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Beech Tree Parasites

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October 2013

One of the pleasures of volunteering out in the woods is looking around for other plants while pulling invasive privet. Beech Drops were one of the finds Tuesday, something I've heard of but never noticed. They are easy to miss since most of the year they look like a dead twig but I was drawn by a circle of orange flags. I assume one of the Wolf Creek Preserve botanists marked this area.

Here's a photo of one of the dozen plants. All I had was my iPhone and only one shot was decent enough to share.

More info and closeups below the fold.

Beech Drops are a parasite of the American Beech (Fagus grandifolia).  The scientific name is Epifagus americana which actually makes a lot of sense since "epi" means upon or attached to. Beech trees are a East coast native altho I read they once covered the whole continent. Beech Drops are in the Orobanchaeae or Broomrape family. That family also includes squawroot and FOYI's Gerardia. Apparently the family divides into Parasitic and Hemiparasitic genera. Wiki has more on that and someday I will read up on the semi-parasitical aspect of Gerardia. Right now it doesn't make much sense.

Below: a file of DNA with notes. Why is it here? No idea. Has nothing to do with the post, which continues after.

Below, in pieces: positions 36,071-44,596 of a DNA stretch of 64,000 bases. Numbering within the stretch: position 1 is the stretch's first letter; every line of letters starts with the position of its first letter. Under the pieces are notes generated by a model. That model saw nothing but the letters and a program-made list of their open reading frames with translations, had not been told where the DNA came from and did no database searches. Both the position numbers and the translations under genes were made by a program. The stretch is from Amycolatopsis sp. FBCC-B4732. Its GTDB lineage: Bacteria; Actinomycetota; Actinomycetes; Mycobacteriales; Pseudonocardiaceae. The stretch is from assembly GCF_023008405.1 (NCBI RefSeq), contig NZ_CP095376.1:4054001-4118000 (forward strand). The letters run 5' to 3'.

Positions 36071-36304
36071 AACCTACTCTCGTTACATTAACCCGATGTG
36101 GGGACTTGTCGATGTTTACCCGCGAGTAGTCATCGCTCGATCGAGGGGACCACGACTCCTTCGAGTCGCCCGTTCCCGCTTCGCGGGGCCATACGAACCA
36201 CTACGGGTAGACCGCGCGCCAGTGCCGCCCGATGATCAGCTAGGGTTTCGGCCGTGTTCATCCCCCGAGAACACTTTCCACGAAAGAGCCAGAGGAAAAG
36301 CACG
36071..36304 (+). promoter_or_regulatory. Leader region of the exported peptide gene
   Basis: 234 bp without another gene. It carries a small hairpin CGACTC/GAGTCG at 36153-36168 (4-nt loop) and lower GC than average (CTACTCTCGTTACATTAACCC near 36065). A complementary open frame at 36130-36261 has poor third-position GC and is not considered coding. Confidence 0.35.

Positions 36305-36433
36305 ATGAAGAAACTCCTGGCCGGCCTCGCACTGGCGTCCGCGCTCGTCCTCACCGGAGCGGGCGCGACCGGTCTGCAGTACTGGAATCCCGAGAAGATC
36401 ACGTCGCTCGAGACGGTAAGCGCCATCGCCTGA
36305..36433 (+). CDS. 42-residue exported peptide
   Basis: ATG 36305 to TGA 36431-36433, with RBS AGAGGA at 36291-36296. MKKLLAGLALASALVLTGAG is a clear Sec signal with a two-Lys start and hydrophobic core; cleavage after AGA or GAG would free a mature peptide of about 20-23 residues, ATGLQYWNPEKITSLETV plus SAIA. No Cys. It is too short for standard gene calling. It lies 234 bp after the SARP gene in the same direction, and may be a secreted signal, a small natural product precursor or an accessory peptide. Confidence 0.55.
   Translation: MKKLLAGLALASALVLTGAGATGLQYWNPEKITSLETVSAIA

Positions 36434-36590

Your basic Wiki:  

Beechdrops lack both leaves and chlorophyll, they only have small pinkish flowers that are hard to distinguish from the rest of the plant.[1] The flowers can be either cleistogamous or chasmogamous, while the chasmogamous flowers are located near the tips of the stems the cleistogamous flowers are located closer to the stems base.
The 2 C-words mean non-opening and self-pollinating and the other, opens but sterile.

You can see parts of a beech leaf with the toothed edges. I may run over to Wolf Creek next week and not wait until the next workday on Nov. 12. Hopefully I can find it with flowers open and take some better pictures.  Here's another crop of the photo showing the bottom. I see 2 plants with little bulb-like bases, the one in front appears to have only 1 stem. Sorta looks like a watercolor when you zoom in this close.

That's all for this bucket. It was 59º last night in Tallahassee and forecast to reach mid-80s but not-so-summer humid. Yes! It's fall in North Florida. I can see leaves falling off the cherry trees. That's a good thing as the forest floor is barren from all the summer rain decomposing or washing away the leaf litter. I'll be outside playing in the woods and yard and check in from time to time.

And The Daily Bucket is now open for your thoughts and observations...

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